Opening sentences can often make or break a book, especially one by an unknown author. A great first line will suck the reader in immediately and keep the pages turning right through to the end. A poor one, on the other hand, can have the reader close the book before the first page is finished. “I’m pretty much fucked,” the line that kickstarts Andy Weir’s debut novel The Martian, falls into the great category.
On October 2nd, the much anticipated movie version of this book hits the big screen. Starring Matt Damon and directed by Ridley Scott, The Martian movie certainly has the right star power and provenance to do right by The Martian book. I’m quite excited about this movie which I realize is a dangerous thing to say with respect to movie adaptations of beloved books, but The Martian is very film-friendly so if Scott can keep his artistic ego in check and not screw with the story too much it should be a good one. My fingers are crossed, though regardless of the success or failure of the movie, you really need to read this book.
The Martian by Andy Weir, aside from being a terrific novel, is also a great rags-to-riches tale of a rejected writer who finds superstardom through self-publishing. Having been unsuccessful selling previous books to agents, Weir chose to publish The Martian as a serial online for free. Fans encouraged the creation of a Kindle version which quickly became an Amazon best-seller finally attracting interest among publishers. Such success stories are the carrot dangling before the snouts of thousands of inspired, amateur writers the world over. What makes this book particularly special compared to similar literary legends like Fifty Shades of Grey is that The Martian is actually a quality book worthy of the feat.
Without giving too much away, The Martian is the story of astronaut Mark Watney who is abandoned on Mars having been presumed dead after a severe dust storm and must attempt to stay alive for two years until a rescue ship can save him. It is a story of survival, man against nature, made all the more poignant as we inch ever closer to manned missions to the red planet. This imminent reality gives the book a tantalizing taste of non-fiction potential that makes this science fiction tale far more accessible to readers than more exotic, futuristic fare. Coupled with the technically accurate science that propels this well-paced adventure, the book manages to thrill the reader without the insult to intelligence commonplace is a lot of adventure science fiction. This was a welcome surprise for me as was the novelty of having a geologist in command of a space ship, something that gave this former geologist’s ego a welcome stroke.
The book does, regrettably, have a couple shortcomings that don’t necessarily ruin the story but do manage to negate some of the realism the hard science so deftly added. The primary of these, in my opinion, is the utter lack of any psychological failings for the Watney character. I realize he’s an astronaut, presumably an incredibly intelligent and mentally stable human chosen for the long, arduous Mars missions after exhaustive testing, but you’d have to think being stranded on Mars would trouble even the most rock-solid hero just a little bit. Even a John Wayne-MacGyver-Captain Kirk hybrid would have at least one moment of weakness would he not? This is a seriously traumatic situation and yet Mark remains jovial and sane, even cracking jokes, the entire time he’s stranded on Mars. The lack of any doubt or breakdown, even if temporary, struck me as a serious failing of an otherwise entertaining book. Adding some “will he go mad?” drama to all the “will this jury-rigged contraption work?” drama would have enhanced an already riveting read.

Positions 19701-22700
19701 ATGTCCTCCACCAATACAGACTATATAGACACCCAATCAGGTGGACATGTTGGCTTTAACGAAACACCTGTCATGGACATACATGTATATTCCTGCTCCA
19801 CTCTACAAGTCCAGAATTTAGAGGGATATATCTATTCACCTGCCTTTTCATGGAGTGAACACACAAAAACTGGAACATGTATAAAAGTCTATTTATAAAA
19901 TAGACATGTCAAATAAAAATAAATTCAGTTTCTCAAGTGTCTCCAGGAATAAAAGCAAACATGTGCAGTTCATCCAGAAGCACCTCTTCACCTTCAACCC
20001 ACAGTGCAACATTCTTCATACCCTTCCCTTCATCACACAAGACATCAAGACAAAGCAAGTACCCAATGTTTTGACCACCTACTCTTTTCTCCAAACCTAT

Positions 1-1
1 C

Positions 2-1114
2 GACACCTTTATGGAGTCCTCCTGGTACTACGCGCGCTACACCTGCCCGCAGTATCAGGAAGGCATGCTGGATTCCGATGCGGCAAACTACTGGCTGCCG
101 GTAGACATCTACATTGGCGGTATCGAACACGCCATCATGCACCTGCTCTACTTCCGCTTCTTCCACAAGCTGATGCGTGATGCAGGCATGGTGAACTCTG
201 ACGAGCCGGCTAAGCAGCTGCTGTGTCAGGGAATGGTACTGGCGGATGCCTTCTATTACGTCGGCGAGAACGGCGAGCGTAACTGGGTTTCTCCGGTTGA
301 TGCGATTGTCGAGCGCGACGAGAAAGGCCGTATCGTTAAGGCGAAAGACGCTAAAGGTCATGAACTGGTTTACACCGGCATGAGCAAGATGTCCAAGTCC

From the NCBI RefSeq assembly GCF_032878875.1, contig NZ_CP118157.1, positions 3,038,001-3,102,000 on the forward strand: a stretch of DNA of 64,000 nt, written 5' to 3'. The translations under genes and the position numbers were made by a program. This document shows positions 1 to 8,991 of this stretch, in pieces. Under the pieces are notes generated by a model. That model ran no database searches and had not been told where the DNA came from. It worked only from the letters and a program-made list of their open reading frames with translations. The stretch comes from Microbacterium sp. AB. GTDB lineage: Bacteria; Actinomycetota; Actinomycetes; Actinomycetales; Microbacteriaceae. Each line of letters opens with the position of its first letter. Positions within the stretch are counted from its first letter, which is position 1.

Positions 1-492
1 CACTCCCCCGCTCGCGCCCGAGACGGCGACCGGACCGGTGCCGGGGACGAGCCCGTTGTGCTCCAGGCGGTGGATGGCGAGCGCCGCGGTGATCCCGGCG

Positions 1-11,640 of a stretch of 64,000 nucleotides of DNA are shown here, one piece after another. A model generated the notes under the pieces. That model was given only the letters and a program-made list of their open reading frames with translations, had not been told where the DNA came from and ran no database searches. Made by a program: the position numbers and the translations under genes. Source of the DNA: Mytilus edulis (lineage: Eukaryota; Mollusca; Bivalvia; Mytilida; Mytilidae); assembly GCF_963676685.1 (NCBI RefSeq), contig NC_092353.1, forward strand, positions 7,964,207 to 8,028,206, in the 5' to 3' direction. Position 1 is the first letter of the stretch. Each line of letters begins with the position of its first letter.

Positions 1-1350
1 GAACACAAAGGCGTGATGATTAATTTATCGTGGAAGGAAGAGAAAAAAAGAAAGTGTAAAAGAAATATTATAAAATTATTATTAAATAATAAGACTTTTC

There’s also the eagerness of the Chinese to help out which, frankly, seemed a bit of a stretch. Perhaps I’m too cynical but I just can’t see things unfolding as depicted in the book bearing in mind the current state of geopolitical relationships. Considering that in Chris Hadfield’s non-fictional account of life on the International Space Station we learn that NASA astronauts are not supposed to enter the Russian portions of the ISS, let alone “drive” the Soyuz rockets, the idea that the Chinese would happily postpone their own projects to help a stranded American is a touch optimistic. Hey, I hope I’m wrong if this ever unfolds in real life.
Otherwise, this is a terrific book and I enjoyed it a great deal. I give it 4 out of 5 Baby Dill Pickles and highly recommend it to science fiction fans and non-sci fi fans alike. It’s a good adventure story set in the not-to-distant future that is both enjoyable and believable. The Martian is a wonderful accomplishment for Andy Weir and well worth your time to read and I hope to hell the movie lives up to the hype.